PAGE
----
Wanted (Dead or Alive): ‘Check-outs’ on Foursquare

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Issued by: Brand Managers Worldwide

Reward: Respective Marketing Budgets

I received an anonymous call today from someone who claimed to be representing the newly formed BMWA (Brand Managers Worldwide Alliance).

He (well, I think it was a ‘he’) said his friends were a bit confused about Foursquare.

I immediately started to give him my explanation about it before he stopped me and said:

“Why doesn’t Foursquare ask you to check-out?”

I paused, and said; “Ummm, can I call you back?”

It was one of the most obvious questions I’ve ever been asked and yet I couldn’t answer it.

He followed up his call with an email – see the excerpt below:

Do you have any idea how powerful this data could be for me and my friends if we had both ‘check-in’ and ‘check-out times’?

We could then tell our bosses things like:

– average length of stay per customer
– whether or not certain promotions kept patrons in venues longer
– when the best times were to have more staff on duty

His list did tend to go on a fair bit but the point he made was a fair one:

Foursquare could potentially provide brands with the best customer behaviour research they’ve ever had.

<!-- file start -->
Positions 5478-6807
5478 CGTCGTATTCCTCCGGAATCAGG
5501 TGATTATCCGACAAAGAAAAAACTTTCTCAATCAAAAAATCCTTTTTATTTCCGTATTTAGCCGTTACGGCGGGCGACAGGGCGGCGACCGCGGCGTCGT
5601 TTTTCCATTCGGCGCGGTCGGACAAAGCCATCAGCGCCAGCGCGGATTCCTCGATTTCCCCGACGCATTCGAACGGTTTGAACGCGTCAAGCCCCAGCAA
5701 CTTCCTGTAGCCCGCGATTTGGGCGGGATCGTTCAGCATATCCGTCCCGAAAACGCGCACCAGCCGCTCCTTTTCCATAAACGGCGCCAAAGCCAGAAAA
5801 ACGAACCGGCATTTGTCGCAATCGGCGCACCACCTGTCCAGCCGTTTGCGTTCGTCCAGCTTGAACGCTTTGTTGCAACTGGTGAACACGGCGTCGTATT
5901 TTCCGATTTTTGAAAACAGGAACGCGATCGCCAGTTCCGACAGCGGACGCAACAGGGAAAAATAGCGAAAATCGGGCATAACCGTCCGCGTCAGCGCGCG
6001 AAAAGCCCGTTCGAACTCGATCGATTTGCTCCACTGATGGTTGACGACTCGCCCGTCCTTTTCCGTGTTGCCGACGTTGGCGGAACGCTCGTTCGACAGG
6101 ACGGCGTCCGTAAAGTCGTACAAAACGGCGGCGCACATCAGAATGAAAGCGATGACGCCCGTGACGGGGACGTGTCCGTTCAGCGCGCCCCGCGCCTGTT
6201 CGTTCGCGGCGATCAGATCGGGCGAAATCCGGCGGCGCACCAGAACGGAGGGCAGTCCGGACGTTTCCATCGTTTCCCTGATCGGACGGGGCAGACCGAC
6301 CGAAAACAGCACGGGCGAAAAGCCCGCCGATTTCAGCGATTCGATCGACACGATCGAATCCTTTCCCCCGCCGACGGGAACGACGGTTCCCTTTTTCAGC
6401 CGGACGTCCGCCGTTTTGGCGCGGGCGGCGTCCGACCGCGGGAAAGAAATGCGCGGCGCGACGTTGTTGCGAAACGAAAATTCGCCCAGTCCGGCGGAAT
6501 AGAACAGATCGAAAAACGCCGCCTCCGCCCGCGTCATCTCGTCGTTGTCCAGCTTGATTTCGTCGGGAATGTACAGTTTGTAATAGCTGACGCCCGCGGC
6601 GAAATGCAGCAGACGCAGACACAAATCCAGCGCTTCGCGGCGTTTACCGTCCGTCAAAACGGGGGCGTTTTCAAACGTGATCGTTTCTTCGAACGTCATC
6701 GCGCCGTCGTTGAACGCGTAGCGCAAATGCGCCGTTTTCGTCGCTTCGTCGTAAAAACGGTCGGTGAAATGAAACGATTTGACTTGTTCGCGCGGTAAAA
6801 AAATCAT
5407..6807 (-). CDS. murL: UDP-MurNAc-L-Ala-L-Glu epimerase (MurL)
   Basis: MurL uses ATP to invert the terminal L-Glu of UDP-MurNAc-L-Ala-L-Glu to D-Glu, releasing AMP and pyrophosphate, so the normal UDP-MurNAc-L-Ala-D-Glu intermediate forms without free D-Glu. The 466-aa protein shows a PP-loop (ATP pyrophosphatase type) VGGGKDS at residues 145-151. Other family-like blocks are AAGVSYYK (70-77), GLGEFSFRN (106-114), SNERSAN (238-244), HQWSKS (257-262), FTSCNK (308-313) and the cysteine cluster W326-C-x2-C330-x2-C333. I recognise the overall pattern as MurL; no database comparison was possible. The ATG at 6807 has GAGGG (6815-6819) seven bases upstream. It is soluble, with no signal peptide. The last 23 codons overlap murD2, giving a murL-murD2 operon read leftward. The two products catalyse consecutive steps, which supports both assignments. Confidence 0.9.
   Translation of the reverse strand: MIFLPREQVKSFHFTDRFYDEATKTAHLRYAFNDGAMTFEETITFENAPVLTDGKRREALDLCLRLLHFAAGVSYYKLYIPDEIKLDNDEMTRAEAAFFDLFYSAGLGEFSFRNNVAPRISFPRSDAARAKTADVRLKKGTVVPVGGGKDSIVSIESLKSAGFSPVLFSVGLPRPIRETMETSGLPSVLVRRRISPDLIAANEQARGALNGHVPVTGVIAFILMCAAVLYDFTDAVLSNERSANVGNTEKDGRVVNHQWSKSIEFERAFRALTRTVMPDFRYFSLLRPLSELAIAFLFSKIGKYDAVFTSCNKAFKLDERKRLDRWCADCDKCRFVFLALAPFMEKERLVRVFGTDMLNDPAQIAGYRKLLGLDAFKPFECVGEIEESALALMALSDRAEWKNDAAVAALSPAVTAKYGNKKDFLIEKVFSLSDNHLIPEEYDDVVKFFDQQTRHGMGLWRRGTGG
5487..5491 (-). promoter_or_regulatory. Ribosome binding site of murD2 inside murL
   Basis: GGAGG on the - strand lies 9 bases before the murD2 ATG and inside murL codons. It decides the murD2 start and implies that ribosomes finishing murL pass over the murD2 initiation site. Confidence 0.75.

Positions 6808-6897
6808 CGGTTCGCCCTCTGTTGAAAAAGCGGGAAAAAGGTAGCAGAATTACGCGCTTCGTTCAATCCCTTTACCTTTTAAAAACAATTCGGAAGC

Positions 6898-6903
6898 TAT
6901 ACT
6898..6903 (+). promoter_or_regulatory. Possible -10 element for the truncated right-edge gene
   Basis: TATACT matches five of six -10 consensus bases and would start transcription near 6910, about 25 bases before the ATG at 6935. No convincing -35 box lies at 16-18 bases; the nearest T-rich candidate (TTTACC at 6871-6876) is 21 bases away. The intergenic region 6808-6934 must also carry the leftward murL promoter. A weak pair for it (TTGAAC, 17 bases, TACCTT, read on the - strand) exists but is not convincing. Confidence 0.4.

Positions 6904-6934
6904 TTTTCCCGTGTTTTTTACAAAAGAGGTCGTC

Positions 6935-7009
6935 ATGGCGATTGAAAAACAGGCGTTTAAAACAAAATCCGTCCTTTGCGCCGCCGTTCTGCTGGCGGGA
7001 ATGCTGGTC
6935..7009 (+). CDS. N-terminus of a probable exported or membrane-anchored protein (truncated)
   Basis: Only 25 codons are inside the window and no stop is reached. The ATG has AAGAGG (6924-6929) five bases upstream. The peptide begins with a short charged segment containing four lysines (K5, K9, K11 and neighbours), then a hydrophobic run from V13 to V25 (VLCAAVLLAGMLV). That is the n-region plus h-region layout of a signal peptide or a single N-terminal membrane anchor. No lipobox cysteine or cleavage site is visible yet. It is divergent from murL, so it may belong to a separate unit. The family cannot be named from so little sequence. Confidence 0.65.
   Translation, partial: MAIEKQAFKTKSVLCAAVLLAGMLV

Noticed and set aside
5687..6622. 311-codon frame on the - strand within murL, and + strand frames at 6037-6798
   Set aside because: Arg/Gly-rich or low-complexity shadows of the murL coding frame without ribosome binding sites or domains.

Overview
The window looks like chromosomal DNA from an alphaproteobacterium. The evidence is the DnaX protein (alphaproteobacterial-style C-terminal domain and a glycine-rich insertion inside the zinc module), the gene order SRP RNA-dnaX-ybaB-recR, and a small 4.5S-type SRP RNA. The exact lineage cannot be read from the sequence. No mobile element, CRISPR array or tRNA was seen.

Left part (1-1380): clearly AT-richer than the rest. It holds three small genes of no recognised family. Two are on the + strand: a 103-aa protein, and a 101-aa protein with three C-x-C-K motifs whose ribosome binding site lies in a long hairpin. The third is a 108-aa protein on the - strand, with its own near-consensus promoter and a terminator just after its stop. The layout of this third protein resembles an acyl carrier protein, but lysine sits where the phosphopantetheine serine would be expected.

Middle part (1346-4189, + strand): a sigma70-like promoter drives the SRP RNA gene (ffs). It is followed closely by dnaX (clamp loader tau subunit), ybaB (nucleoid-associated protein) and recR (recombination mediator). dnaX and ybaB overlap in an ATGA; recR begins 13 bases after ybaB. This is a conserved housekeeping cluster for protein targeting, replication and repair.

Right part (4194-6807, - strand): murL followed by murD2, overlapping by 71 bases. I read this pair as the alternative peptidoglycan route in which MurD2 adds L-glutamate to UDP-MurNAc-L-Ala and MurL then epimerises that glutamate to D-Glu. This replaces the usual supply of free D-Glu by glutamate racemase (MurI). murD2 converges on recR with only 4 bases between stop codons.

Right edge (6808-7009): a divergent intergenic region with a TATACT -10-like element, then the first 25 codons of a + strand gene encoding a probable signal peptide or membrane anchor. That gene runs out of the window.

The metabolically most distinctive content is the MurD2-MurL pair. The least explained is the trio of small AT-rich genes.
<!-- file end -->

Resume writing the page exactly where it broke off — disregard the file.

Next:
So why aren’t they asking us to ‘check-out’?

– ‘checking-in’ is already a burden for the consumer (perhaps)
– the technology struggles enough to handle ‘check-ins’ as it is
– there is no immediate commercial incentive for this service (the aim is to drive consumers into venues with special deals, what they do after they ‘check-in’ isn’t a concern)

So, I called my anonymous friend back and said:

“Maybe we should pose this question to Foursquare?”

His response was; “Go on then.”

So, here I go…


  • The data would be pretty useless really. It would have to assume that check-in was immediate and check-out was timely too for it to have value. Most times I won’t check in until I am settled down somehow, other times I pre-check-in as I arrive so I can put the phone away.
    It also moves the service even more towards a commercial data-gathering service without really giving users any more ‘social benefits’ (it is one thing to say “Look how cool I am checking-in HERE”, quite another to let people know you only stayed 5 mins, or worse, were drinking all night until 4am)
    I see your point, but I don’t think it would work.

  • Reply February 2, 2010

    Adam Vincenzini

    Could a social benefit be that your friends know you’ve left a venue? That could come in handy perhaps…

  • Reply February 2, 2010

    Joanne Jacobs

    I’m not convinced that people would want to ‘check out’. It’s hard enough to check in. And they only check in where they want to be identified as ‘present’. They move to other media – twitter, facebook – as a way of indicating where they want to be identified. Foursquare is a kind of formal check in system. Actual presence is much looser, and le for privacy can be pseudo-maintained by failing to indicate when you have departed a venue. I suspect this might be valuable for business but less attractive for the user.